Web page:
Born Ruffians’ Luke Lalonde Talks Quarantine, Infomercials and JUICE
When Born Ruffians’ sixth studio album JUICE was set free into a pandemic-frenzied world on April 3, lead singer Luke Lalonde was social distancing inside his home in Toronto, safe but separated from his bandmates of over 15 years. “We’re gonna meet up on a group video chat and have a beer together tonight,” Lalonde says to me over the phone that afternoon. “I remember writing ‘Breathe’ in my room and sending the demo to Mitch and Steve probably four or five years ago. Some of the songs [on this album] have been kicking around for a long time, so it feels great to have them out.”
When he isn’t playing Animal Crossing or removing shoes from the jowls of his new puppy—an Indian pariah dog named Putty—Lalonde has been spending his self-isolation period covering songs that have, in one way or another, made him the musician he is today. “I haven’t been writing a ton,” he says, “But sometimes learning other songs is a great way to spur ideas and learn new chord progressions.” Over the last few weeks, Lalonde has covered songs such as “Run of the Mill” by George Harrison, Bob Dylan’s “Mama, You’ve Been On My Mind” and “Far From Me” by the late John Prine, each recorded in his home in front of a frondy houseplant and tiled fireplace before being uploaded to Born Ruffians’ Instagram profile.
“Some of the songs [on this album] have been kicking around for a long time, so it feels great to have them out.”
“I once heard John Mulaney, the comedian, tell Conan O’Brien how much he influenced his sense of humor by saying, ‘Your show got in there before the garage door closed.’ Those early influences get locked in your brain,” Lalonde says. “Those songs are a perpetual influence on everything that we do [as a band].” And as for Lalonde’s modern musical inspirations? “Big Thief,” he gushes. “I think Adrianne Lenker is, to me, one of the best songwriters and best poets living right now. Her lyrics are just incredible, so many of her songs make me cry every time I hear them. I’ll also always love Parquet Courts.”
I have to admit, watching Lalonde sing “Run of the Mill” in his bathrobe and bright red beret certainly made my 14th day of self-isolation feel a little less hopeless. I’m even more entertained by the quarantine activity of Born Ruffians’ bass player Mitch DeRosier, however—or “Brother Mitch,” as he’s referred to in the music video for the song “Dedication.” In this infomercial parody of a music video, all three members of Born Ruffians are caked in full face makeup with microphones taped to their cheeks. They’re jumping and yelling about Juice, a cure-all product that looks like the pastel-green slime every 9-year-old in America has recently started selling online.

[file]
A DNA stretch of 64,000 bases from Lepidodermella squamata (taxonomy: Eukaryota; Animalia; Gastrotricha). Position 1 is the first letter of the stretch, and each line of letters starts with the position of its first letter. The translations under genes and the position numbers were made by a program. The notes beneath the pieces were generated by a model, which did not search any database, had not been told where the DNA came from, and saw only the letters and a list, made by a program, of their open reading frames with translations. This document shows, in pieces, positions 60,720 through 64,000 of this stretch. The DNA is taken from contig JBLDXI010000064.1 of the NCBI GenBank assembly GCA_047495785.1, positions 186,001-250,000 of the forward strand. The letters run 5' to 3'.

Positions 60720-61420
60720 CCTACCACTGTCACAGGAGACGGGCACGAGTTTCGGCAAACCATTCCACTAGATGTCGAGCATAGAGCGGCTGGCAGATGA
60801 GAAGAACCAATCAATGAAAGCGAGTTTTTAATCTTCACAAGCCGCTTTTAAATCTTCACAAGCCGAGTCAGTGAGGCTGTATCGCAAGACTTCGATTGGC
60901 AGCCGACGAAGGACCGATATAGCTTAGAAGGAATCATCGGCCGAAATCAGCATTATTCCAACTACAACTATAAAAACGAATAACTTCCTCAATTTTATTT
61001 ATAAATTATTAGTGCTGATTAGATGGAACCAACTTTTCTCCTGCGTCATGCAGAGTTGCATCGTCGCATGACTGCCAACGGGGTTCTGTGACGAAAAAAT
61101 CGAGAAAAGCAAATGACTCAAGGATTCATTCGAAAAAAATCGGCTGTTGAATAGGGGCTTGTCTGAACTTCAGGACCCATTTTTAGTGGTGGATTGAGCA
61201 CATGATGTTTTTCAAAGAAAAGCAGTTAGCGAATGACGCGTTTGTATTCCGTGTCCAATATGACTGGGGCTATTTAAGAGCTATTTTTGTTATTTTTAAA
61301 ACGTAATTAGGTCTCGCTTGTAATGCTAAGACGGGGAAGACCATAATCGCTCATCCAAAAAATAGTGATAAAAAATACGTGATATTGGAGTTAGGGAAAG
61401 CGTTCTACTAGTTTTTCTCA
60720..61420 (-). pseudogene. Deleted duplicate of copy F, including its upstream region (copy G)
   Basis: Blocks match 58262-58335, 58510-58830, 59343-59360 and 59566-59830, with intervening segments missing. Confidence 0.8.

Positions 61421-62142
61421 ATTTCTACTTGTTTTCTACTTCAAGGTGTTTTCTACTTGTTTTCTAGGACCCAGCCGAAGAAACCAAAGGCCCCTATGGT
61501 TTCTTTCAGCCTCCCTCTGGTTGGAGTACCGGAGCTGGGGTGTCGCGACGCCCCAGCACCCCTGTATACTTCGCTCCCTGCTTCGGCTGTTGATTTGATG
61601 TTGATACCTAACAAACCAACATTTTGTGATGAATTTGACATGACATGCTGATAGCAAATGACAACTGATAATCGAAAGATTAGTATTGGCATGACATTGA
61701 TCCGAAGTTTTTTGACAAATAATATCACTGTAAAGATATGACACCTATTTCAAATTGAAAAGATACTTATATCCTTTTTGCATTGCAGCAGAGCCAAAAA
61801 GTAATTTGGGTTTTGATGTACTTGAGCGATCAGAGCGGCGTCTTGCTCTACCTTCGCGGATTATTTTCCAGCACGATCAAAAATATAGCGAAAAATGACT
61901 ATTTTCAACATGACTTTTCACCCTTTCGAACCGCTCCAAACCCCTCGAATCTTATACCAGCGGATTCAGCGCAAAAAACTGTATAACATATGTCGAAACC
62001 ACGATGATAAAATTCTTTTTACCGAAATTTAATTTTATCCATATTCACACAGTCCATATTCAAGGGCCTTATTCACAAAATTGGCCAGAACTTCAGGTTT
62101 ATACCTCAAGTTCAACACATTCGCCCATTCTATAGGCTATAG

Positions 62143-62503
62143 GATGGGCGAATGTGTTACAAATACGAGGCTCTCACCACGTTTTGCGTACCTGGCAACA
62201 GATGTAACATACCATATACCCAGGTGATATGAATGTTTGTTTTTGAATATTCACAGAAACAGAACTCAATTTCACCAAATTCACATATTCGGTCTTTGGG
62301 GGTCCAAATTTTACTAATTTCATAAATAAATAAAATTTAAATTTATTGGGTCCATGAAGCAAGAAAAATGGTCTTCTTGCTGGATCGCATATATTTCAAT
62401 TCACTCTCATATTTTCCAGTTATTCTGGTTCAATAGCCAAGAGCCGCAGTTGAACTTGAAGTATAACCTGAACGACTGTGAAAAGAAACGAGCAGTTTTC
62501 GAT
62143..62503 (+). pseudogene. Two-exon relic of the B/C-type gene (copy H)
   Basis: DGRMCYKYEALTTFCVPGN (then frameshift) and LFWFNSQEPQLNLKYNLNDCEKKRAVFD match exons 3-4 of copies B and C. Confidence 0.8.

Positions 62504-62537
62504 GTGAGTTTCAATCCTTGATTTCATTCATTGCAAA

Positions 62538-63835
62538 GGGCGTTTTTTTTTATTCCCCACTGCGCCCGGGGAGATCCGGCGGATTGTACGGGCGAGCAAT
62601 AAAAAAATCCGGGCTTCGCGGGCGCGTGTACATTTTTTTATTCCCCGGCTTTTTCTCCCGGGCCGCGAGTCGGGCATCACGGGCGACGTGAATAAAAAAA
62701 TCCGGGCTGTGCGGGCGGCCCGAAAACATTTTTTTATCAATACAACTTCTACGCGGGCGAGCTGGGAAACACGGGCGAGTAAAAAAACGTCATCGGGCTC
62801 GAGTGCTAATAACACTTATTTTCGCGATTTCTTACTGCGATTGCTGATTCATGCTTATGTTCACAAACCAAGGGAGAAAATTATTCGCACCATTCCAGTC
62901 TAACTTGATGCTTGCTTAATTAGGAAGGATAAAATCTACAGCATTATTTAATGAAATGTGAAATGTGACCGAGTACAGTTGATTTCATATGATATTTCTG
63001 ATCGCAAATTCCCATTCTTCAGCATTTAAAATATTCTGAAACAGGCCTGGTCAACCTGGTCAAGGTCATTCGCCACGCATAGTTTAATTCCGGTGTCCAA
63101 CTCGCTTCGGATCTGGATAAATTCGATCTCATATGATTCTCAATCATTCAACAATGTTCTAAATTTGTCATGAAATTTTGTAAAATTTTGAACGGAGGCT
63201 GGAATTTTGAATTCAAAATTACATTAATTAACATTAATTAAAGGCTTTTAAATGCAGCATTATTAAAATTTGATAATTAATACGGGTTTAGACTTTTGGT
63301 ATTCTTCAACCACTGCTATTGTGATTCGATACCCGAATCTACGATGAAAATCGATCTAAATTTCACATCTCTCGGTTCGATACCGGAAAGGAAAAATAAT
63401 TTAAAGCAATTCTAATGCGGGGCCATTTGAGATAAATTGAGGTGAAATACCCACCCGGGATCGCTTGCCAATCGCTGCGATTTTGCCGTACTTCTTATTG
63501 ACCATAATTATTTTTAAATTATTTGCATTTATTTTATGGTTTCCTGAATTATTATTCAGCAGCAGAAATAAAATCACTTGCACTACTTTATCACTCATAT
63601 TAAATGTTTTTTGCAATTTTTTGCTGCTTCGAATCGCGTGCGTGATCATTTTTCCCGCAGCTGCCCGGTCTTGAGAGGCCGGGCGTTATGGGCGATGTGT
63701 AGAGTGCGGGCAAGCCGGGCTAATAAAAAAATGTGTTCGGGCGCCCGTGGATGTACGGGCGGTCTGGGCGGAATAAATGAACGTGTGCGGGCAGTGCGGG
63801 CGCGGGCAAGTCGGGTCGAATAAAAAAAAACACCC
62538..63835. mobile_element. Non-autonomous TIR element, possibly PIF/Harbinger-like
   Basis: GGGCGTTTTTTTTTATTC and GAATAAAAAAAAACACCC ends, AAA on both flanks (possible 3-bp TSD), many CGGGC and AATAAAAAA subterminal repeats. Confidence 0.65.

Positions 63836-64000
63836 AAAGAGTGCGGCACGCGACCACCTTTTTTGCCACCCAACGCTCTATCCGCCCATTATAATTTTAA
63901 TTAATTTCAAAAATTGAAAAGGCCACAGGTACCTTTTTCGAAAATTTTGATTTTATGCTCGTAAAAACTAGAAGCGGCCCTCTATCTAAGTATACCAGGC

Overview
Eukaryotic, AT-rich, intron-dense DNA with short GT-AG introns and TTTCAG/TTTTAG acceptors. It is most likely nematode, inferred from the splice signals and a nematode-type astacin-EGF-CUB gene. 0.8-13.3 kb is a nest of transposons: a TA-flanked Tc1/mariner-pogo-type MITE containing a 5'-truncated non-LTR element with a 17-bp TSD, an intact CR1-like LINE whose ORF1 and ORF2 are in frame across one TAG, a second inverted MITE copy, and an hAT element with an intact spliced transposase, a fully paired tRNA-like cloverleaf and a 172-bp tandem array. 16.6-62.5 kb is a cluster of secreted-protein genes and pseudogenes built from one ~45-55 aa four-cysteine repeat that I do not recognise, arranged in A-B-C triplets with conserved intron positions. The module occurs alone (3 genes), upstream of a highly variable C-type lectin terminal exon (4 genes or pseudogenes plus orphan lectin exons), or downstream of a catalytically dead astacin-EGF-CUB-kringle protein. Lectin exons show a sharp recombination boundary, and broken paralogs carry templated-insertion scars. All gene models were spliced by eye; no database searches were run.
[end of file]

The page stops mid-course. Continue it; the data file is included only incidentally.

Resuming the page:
“Those songs are a perpetual influence on everything that we do [as a band].”
“One of the ideas we had was to activate the 1-800 number on the screen as an actual number that people could call,” Lalonde says. “Mitch has been editing the voicemails fans have been leaving into this Adult Swim-caliber mini-show and uploading them to our social media.” These comically deranged “Variety Hour” clips, as well as the “Dedication” infomercial, were inspired in part by The Jim Bakker Show (“He’s a televangelist who went to prison for fraud and now he has another TV show where he sells food and apocalypse supplies to people,” Lalonde says and fills me in, as I had never heard of him before), as well as ShamWow and other classic infomercials such as the Magic Bullet.
When I ask about Lalonde’s favorite track on the new album, he answers without much hesitation: “Probably ‘Wavy Haze.’ I could play that song for the rest of my life and always be able to feel something when I play it, which is special.” The track is a meditation on Lalonde’s own nostalgia, a nod to Born Ruffians’ early days as a band. “Microwave a Hungry Man / Barbasol and 50 cans / Acne-prone anxiety attacks … Was it what it seems / In that wavy haze?” he asks on the track.
“I could play [“Wavy Haze”] for the rest of my life and always be able to feel something when I play it, which is special.”
“Wavy Haze” is, not coincidentally, the namesake of the band’s new label Wavy Hazy Records, which JUICE is the first album to grace. Lalonde says creating their own label wasn’t considered an option until recently, when their 10-year contract ran out with the Canadian label Paper Bag Records. “It’s a bit of an experiment,” Lalonde says, “But I think a lot of bands or artists look forward to a day when they can take more control of what they’re doing. We’re just taking it slow and putting our own stuff out right now, but so far it’s great.”
What else can Born Ruffians fans look forward to in the future? If you call 1-855-909-0280 and listen closely, you just might hear a hint. Oh, and leave them a message while you’re at it—Brother Mitch needs more Variety Hour content. Between watching that and listening to JUICE on repeat, I think I’ll be able to wait out this pandemic without going insane. “If only I had a puppy to keep me company,” I say longingly near the end of our conversation. “Yeah, the timing of getting Putty couldn’t have been better. Not trying to gloat about it, but she’s pretty great,” Lalonde says. Spoken like a true puppy dad.